• Contacts

  • Address

    Brace Street Health Centre, Brace Street, Caldmore, Walsall West Midlands WS1 3PS

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  • Phone

    01922 631630

  • Fax

    01922 821203

  • Email

  • Opening Hours

    • Monday - Friday
      8.00 - 18:30
    • Saturday - Sunday

At your NHS Health Check you’ll have a few simple tests to check your risk of:

If you’re over 65, you will also be told the signs and symptoms of dementia to look out for.

How to prepare for your NHS Health Check

You won’t usually need to prepare for your NHS Health Check – particularly if you have it while out and about, say, at your local gym or leisure centre.

But if you have a booked appointment for your Health Check, check in advance whether you need to do anything to prepare. Your invitation letter should give you all the information you need.

On the day of your NHS Health Check

The Check itself is carried out by a health professional. This will usually be a nurse, but it could also be a doctor, pharmacist or healthcare assistant. The entire process takes about 20-30 minutes.

You will be asked some simple questions, including:

  • whether any of your close relatives have had the illnesses being checked for
  • if and how much you smoke
  • how much alcohol you drink, if any
  • what your diet is like
  • how much physical activity you do

Your weight and height will be measured to work out your body mass index (BMI).

Your waist may also be measured using a tape measure.

Your age, gender and ethnicity will be noted.

Your blood pressure will be taken using a cuff fitted over your upper arm – find out what happens during a blood pressure test.

You will have a small prick of blood taken from your finger to check your cholesterol level and possibly also your blood sugar level. Learn more about what happens during a cholesterol test.

From April 2014, all GP Practices in the UK are required to provide all their patients aged 75 and over with a named GP who will have overall responsibility for the care and support that our surgery provides to them.

You will be informed of your named GP by letter, while this GP will have overall responsibility for the care and support provided by the surgery, you are entitled to see any GP in the practice.

From 1 January 2015, you are also eligible for a free NHS Healthcheck with a Practice Nurse.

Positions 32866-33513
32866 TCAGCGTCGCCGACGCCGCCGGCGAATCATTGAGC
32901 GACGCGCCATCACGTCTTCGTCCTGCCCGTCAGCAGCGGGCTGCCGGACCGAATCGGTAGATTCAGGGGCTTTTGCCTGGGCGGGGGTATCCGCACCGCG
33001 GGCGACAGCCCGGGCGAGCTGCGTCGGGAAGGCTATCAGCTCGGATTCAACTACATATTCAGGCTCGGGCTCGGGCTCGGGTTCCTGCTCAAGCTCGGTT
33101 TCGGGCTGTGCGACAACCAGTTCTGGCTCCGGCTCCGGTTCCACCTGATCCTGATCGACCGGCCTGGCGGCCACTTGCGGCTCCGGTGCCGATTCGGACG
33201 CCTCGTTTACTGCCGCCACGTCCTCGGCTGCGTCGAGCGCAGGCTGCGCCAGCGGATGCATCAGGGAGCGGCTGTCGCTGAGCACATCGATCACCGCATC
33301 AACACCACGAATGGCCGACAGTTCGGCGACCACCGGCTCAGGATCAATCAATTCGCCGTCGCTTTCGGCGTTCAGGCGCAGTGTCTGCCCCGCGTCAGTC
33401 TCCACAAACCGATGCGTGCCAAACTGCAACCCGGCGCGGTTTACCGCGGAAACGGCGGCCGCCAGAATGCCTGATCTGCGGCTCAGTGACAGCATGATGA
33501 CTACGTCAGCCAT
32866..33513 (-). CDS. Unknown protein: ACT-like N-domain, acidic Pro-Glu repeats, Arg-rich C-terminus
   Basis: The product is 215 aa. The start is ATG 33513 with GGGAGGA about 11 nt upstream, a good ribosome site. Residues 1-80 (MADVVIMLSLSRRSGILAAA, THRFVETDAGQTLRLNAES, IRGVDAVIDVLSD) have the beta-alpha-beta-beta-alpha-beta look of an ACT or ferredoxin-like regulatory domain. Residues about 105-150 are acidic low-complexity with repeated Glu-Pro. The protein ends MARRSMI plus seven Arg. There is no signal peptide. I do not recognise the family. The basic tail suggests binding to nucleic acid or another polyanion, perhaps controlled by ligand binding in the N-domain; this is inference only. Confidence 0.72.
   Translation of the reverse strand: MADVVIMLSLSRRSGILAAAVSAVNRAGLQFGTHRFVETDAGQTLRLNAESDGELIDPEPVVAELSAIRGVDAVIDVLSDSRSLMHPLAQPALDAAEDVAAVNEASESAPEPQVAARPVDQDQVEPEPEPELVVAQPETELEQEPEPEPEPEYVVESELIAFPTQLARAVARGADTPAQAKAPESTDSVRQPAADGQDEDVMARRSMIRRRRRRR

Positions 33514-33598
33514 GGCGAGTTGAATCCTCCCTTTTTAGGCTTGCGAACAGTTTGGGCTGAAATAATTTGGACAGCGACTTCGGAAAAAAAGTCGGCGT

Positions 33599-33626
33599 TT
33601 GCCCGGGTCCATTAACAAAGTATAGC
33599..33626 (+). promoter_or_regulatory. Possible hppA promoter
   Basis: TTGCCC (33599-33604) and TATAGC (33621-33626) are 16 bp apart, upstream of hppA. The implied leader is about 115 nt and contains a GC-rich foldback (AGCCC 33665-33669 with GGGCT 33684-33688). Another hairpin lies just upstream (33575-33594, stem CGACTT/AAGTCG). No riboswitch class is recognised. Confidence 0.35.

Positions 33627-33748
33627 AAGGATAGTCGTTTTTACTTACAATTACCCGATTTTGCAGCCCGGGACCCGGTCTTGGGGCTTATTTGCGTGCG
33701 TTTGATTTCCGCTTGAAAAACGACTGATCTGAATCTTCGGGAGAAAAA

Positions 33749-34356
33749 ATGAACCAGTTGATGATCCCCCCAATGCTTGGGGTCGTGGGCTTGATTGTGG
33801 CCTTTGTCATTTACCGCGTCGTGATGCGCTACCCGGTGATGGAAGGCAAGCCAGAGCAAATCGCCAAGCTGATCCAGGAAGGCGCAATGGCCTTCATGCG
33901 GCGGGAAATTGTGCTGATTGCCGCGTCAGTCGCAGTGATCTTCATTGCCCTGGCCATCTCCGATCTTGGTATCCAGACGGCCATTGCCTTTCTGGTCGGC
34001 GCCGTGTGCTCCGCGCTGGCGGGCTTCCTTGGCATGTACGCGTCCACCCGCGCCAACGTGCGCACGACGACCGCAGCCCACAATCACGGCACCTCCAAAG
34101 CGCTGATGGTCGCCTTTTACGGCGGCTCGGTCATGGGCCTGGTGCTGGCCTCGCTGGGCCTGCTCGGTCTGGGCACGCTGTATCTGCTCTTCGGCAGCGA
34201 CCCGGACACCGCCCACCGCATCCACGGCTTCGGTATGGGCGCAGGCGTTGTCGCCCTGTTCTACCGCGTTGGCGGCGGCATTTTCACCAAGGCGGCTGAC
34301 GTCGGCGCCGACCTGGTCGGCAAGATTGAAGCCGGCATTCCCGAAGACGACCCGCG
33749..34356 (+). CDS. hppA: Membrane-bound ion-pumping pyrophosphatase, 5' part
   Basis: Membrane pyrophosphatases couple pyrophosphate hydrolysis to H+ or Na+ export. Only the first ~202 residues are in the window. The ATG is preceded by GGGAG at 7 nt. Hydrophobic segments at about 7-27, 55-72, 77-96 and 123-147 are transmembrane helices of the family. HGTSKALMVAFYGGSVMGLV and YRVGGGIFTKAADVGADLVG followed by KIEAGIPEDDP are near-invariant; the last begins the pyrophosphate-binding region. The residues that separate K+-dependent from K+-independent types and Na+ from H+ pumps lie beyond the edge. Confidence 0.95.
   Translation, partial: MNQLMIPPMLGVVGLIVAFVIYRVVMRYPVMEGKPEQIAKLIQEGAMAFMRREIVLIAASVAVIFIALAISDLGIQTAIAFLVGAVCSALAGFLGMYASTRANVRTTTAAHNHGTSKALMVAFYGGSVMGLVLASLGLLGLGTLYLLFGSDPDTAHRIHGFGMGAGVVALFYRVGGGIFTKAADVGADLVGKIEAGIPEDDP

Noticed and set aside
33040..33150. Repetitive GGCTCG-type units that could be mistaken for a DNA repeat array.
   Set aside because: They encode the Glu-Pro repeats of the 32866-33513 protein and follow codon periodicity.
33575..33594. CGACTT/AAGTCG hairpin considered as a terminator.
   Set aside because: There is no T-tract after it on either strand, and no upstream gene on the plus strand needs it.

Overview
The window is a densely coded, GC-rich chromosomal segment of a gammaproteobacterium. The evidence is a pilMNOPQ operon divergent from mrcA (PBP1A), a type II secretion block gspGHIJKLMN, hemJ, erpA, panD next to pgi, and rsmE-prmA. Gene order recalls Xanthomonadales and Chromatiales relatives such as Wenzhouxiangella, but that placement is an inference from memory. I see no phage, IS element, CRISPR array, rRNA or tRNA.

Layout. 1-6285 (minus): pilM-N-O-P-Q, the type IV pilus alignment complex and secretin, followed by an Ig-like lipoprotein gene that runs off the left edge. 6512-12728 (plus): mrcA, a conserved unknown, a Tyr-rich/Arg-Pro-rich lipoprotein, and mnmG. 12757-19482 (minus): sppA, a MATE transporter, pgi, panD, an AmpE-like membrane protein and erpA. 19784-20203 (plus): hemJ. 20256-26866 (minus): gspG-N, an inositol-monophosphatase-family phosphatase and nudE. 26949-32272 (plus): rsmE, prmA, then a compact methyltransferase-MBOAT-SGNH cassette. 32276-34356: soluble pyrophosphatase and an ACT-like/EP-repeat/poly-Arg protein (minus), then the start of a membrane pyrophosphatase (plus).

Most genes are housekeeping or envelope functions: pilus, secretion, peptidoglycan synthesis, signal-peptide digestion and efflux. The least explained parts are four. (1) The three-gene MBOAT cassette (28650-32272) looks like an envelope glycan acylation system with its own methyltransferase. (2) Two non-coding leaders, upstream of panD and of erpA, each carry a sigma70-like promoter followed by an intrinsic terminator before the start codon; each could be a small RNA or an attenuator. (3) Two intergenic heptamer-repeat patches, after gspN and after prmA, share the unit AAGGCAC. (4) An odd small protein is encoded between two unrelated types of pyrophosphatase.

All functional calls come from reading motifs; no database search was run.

This NHS Health Check is a new initiative to improve overall health and wellbeing in the community. Its aim is to improve the care and support given to the over 75’s population. Dr Mahbub’s Surgery is very supportive of the scheme and will provide health checks to improve early diagnosis and health screening.

Home visits or attendance at the surgery will be undertaken by appointment with a Nurse or Health Care Assistant. This will provide assessment and screening of your health and social care issues based on questions and measurements. Following this you will receive personalised advice and if a needed, onward referral or signposting to appropriate support services.

You will be sent an invite to have a Health Check, which you will need to respond to. Once we have received your reply, we will contact you to arrange a convenient time to visit.

Dr Mahbub’s Surgery offers a well woman clinic, where you may be seen by a female doctor or practice nurse. The well woman clinic will often provide advice on:

They may also provide emergency contraception.

You can also discuss your general health and have your urine, weight, cholesterol and blood pressure checked.

Some local hospitals also run well woman clinics. To use these, you don’t need a referral from your GP, and an appointment isn’t always needed. Ring your GP surgery for information.

If neither your GP surgery nor local hospital runs a well woman clinic, many practice nurses are able to give breast awareness advice, do cervical smears, and provide information and advice on contraception and hormone replacement therapy (HRT).

There are also private health organisations that run well woman clinics, carrying out extensive health checks for women for a fee. You can find details of these in your local phone book or online.